For others, the chance to save their rewards over time towards a bigger prize helps them to practise valuable practical money skills. ? Since the last inspection, leaders have successfully improved how communication is taught and developed across the school. For example, you have usefully increased the use of symbols, signing, objects of reference and technological communication aids.

Staff use this extensive range of strategies well, supported by effective training from experts beyond the school. Consequently, pupils make strong progress with their communication skills. Pupils are now able to interact more frequently and easily, and the school is a more inclusive environment as a result.

• The curriculum prepares most pupils well for adulthood, promoting communication and independence successfully. Your effective focus on English and mathematical life skills for older pupils offers them invaluable opportunities to practise using these skills in the community where possible. Vocational experiences for the most able students in the sixth form are engaging, varied and appreciated by students.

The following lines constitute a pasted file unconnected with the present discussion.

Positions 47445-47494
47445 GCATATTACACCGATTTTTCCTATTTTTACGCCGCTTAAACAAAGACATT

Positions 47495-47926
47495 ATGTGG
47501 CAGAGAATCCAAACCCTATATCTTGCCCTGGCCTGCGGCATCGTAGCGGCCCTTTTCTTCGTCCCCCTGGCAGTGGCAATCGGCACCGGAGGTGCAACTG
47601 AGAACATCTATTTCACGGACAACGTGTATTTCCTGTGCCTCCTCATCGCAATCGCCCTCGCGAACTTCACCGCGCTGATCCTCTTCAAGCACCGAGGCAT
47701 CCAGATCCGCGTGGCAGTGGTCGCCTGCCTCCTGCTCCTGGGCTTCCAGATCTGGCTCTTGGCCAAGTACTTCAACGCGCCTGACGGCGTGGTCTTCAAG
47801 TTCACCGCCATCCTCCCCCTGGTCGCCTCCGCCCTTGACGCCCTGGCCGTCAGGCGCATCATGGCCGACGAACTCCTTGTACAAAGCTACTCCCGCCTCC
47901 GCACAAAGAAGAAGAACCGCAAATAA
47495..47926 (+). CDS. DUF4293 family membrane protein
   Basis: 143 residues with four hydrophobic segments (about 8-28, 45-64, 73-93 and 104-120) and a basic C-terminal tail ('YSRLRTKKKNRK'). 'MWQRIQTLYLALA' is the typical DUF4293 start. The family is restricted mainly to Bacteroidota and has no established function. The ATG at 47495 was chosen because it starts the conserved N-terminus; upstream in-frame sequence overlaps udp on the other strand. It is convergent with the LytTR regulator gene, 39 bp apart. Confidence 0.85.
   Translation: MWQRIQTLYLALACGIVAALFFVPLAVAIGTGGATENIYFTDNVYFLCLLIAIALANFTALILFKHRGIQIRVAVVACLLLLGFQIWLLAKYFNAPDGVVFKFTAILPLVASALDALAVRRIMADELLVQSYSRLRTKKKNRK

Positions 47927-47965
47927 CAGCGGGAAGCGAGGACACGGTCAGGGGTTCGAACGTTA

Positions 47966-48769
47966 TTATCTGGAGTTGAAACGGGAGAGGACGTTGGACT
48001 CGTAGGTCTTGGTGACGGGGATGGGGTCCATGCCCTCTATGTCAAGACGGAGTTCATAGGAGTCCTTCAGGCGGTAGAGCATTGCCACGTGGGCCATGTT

Some of these students talked excitedly about their upcoming residential trip and told us how much they enjoyed their work experience, for example helping in the local supermarket and retirement home. The opportunities and experiences available in the community for sixth-form students with the most complex needs are, however, less well established and rightly a current focus for further development. Next steps for the school Leaders and those responsible for governance should ensure that: ? assessments of pupils' progress are refined so that they support teaching, learning and assessment in English and mathematics even better ? experiences for sixth-form students with the most complex needs support them well in preparing for future living.